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Free eBook Something for the Pain, One Doctor's Account of Life and Death in the ER download

by Paul Austin

Free eBook Something for the Pain, One Doctor's Account of Life and Death in the ER download ISBN: 1607517841
Author: Paul Austin
Publisher: W.W. Norton & Co. Ltd.; 1st edition (2008)
Language: English
Pages: 297
Category: Medicine
Subcategory: Medicine
Size MP3: 1622 mb
Size FLAC: 1914 mb
Rating: 4.7
Format: azw lrf lit txt


In this riveting memoir, an ER doctor reveals how his high-stress career of helping others led to a struggle to. .

In this riveting memoir, an ER doctor reveals how his high-stress career of helping others led to a struggle to save himself. It turns out there are all kinds of things about working in an ER that most of us haven't learned from TV or having sat in one. In Something for the Pain. This is a combination personal narrative of the life of author Paul Austin and a behind-the-scenes look at a busy ER. Either one would have been enough for a fascinating book, but somehow combining the two diluted the power of each. A college dropout who went on to become a carpenter and firefighter before returning to school and eventually becoming a doctor, Austen is also a good writer.

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Paul Austin, an emergency-room doctor, is the author of two memoirs: Something for the Pain and Beautiful Eyes. He lives in Durham, North Carolina. Zasady dotyczące zamieszczania opinii. Библиографические данные.

Something for the Pain : Compassion and Burnout in the E.

Something for the Pain : Compassion and Burnout in the ER. by Paul Austin.

Early life and military career of John McCain - The early life and military career of John Sidney McCain III spans forty five years (1936 ndash;1981). McCain s father and grandfather were admirals in the United States Navy. death - /deth/, n. 1. the act of dying; the end of life; the total and permanent cessation of all the vital functions of an organism. 2. an instance of this: a death in the family; letters published after his death. 3. the state of bein. niversalium.

His own life becomes Exhibit A, as he details the emotional detachment that estranges him from himself and his family.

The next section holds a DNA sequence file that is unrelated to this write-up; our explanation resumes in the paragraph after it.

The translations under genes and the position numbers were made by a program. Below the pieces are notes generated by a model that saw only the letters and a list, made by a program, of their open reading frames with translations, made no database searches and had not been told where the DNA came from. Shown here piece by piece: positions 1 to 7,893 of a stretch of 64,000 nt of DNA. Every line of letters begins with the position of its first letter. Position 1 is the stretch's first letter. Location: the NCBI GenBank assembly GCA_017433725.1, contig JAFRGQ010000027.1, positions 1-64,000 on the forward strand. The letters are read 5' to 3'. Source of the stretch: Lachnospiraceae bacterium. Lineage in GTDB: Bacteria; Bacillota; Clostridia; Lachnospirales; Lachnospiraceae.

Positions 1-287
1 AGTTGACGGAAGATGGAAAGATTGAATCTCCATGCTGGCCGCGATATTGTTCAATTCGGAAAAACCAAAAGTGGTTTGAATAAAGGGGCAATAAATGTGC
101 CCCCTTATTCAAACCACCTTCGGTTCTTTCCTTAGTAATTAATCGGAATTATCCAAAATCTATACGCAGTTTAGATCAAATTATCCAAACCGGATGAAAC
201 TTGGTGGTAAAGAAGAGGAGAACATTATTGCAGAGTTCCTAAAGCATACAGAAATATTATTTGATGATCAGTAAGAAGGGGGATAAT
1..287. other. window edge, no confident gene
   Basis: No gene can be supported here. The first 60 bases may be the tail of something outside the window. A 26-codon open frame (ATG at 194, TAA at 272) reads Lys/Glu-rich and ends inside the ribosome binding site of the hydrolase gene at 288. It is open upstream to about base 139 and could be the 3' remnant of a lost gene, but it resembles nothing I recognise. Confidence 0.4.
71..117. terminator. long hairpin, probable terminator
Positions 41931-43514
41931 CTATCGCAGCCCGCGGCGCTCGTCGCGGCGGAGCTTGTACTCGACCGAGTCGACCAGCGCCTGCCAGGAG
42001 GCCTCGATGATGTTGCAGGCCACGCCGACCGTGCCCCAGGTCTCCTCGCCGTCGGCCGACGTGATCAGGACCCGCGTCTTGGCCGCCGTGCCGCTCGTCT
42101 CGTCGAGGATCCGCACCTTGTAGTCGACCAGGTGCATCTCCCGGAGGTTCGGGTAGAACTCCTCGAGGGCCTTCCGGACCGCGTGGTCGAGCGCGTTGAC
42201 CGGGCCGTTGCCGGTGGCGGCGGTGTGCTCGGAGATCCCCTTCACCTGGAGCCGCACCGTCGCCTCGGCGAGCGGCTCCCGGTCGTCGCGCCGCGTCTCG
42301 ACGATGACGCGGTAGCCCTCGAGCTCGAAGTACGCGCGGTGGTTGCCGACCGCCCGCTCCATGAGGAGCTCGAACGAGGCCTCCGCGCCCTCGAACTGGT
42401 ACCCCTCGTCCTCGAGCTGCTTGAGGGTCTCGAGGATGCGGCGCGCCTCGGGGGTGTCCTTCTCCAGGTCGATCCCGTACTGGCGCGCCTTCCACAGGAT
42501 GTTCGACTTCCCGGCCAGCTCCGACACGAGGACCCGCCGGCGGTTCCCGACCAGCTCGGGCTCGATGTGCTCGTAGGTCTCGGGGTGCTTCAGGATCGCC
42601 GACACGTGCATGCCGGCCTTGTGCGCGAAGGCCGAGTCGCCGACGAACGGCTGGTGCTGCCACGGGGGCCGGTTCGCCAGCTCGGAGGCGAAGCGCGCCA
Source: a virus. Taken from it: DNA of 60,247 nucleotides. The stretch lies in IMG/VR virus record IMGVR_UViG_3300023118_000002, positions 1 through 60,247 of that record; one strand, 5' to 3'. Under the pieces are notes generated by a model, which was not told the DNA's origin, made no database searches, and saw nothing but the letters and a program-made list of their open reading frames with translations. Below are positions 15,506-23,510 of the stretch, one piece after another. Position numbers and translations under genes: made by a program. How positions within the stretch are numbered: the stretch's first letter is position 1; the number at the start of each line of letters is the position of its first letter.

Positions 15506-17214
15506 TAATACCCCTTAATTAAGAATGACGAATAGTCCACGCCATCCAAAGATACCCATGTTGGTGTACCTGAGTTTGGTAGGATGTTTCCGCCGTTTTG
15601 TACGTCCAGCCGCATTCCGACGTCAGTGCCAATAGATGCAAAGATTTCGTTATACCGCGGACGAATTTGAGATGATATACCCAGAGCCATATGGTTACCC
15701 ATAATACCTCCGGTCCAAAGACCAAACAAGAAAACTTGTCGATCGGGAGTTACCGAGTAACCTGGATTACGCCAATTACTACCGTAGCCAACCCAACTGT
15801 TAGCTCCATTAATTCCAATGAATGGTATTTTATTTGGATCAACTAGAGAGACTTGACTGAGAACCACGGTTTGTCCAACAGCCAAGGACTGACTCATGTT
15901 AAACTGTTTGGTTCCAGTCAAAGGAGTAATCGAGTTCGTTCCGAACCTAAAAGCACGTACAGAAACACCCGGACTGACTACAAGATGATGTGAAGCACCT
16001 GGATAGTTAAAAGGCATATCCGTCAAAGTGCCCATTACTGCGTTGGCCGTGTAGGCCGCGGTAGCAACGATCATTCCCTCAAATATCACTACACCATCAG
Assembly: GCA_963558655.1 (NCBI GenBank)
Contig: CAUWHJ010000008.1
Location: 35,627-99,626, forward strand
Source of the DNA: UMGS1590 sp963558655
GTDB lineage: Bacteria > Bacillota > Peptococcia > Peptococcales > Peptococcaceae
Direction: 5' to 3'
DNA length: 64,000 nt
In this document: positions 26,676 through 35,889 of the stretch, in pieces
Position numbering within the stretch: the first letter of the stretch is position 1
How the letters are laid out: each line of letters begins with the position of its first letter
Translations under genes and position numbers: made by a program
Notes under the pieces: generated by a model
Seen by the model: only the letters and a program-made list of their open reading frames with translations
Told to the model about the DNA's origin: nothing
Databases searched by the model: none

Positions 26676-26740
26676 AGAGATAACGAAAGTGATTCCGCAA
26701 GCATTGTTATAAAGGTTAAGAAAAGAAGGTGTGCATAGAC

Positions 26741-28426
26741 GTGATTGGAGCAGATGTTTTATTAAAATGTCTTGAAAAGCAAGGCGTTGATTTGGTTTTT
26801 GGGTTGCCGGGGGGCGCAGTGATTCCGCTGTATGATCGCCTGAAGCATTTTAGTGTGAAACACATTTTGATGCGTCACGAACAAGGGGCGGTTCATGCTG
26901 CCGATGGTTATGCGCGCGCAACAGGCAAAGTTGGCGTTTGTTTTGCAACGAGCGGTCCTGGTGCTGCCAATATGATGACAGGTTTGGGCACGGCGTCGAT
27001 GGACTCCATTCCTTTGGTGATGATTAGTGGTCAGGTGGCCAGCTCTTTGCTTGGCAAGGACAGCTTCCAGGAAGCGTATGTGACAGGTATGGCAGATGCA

Something for the pain. Austin pursued a roundabout path to a medical degree and emergency medicine

Something for the pain. Austin pursued a roundabout path to a medical degree and emergency medicine. After dropping out of college to spend nine years as a full-time firefighter and a part-time carpenter, he returned to college at age 27. Enrolled at the University of North Carolina at Chapel Hill, he took a job as a nursing assistant in the ER at North Carolina Memorial Hospital, which introduced him to his chosen field. He vividly tells all the usual stories of ER crises: men and women with heart attacks or strokes, gunshot and accident victims, violent, vomiting drunks. Tool bag. Night shift. Something so personal. Published 2008 by . Norton & Co. in New York.

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User reviews
tamada
Paul Austin is a good writer whose writing style really kept my interest. There were incredibly interesting stories of cases he saw in the Emergency Room; however, some of the stories of his home life dragged and felt out of place (I even found myself skipping pages about his building a garage). By the end of the book, I understood the frustrations of making life and death decisions on a daily basis as well as the added challenge of working shifts while making those decisions. The details given brought the stories to life and engaged my emotions. I was disappointed that Dr. Austin felt it necessary to mention his view on a certain political party (it was very brief) and his mentioning often and in detail how much he suffered over bad outcomes at work, even detailing his trips to his pastor for counseling. Other than that, it was very interesting.
Iaiastta